Bio: There are only 160 characters which you have to fill in to tell the Twitterverse about you, your company and what you’ll be tweeting about. Your Bio is used all around Twitter next to your profile picture, and people read the bio section to decide whether to follow you or not. Anyone you follow will receive an e-mail with a recap of your profile including your Bio. Do you think they’ll be interested enough to follow you back?

My Bio is probably not the best, but I tried to make it stand out from the crowd. Best Bio practice is to briefly state who you are and what others will get if they follow you. I often ask myself two questions before following someone:

  1. Who is that person?
  2. How can they be useful to me?

Some people go really far with this incentive tip and use their Bio to suggest a Free E-Book to each new follower, but this sounds kind of desperate to me.

Image: People on Twitter mostly use a personal photo as their avatar. I think this is because Twitter is a powerful personal branding tool and you might want your followers to recognize you.

My vote goes for consistency – if there’s a non-photo avatar that you use around the web (forums, comments, guest posts), I think you should use it on Twitter too so that people who have seen your avatar around the web recognize you.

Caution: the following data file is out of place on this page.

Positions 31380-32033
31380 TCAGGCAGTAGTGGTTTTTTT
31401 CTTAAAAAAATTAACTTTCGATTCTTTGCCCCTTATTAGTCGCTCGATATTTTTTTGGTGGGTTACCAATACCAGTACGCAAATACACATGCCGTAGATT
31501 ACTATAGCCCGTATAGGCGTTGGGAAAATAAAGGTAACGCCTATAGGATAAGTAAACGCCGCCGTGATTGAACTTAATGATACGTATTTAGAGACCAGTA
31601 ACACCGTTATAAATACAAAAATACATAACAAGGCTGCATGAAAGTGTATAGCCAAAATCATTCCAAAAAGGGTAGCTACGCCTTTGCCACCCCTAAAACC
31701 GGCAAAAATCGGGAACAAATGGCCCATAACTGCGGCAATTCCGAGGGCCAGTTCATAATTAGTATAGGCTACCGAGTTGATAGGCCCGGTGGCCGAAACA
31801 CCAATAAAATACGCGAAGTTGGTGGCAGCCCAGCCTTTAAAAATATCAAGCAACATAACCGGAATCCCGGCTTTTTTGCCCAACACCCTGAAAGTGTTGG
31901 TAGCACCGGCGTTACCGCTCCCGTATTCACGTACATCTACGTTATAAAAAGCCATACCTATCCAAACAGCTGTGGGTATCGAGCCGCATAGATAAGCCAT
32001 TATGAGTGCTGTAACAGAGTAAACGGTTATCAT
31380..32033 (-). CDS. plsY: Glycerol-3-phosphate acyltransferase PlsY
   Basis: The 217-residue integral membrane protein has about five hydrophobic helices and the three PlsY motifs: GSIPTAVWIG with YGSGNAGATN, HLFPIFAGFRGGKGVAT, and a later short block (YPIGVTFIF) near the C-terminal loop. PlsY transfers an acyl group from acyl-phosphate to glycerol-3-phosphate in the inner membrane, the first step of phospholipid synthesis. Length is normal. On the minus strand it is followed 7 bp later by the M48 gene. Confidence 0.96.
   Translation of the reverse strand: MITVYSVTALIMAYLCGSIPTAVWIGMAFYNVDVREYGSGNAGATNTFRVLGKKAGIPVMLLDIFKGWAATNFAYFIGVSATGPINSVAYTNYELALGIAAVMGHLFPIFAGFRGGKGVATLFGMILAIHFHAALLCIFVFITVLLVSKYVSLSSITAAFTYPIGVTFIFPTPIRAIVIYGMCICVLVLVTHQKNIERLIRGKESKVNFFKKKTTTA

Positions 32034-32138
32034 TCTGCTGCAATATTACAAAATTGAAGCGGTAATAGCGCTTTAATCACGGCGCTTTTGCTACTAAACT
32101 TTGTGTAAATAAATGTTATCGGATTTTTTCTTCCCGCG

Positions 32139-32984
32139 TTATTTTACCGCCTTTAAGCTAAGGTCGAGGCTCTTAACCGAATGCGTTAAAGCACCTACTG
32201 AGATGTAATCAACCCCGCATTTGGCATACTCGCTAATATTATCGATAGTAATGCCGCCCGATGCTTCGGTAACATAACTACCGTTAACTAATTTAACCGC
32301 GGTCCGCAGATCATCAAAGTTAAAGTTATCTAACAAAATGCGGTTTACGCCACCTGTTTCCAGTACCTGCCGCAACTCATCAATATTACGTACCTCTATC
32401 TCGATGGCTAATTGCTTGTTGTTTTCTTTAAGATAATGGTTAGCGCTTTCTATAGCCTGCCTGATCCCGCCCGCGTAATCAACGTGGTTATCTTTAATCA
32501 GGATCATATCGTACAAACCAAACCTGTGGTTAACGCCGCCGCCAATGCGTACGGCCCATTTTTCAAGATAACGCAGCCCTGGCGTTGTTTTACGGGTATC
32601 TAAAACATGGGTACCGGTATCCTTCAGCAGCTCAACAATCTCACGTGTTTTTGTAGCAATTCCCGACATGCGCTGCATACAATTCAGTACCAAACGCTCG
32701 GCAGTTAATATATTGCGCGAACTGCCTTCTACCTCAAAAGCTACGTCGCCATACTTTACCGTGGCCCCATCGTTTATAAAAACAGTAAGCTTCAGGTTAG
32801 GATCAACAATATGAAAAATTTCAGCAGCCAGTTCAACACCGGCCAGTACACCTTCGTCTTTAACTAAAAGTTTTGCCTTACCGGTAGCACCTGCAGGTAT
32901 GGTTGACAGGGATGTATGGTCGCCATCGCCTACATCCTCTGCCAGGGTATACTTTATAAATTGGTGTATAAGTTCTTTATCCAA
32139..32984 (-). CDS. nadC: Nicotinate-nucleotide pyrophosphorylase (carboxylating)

Web Link: Why would you miss an opportunity to promote your website in your Twitter profile? And, besides, here’s what Hubspot says about the impact of the web link on your follower count:

Background: You can easily create a customized Twitter background, but is it worth your time and efforts? First of all, your Twitter account will become more attractive – but that’s pretty obvious, right?

What’s not that obvious is that with a well-designed background you have a chance of appearing in one of those numerous Twitter background showcases. Thousands of people will see your creative profile and they might become your new followers.

Twitter Basics Part 2: Following the Right People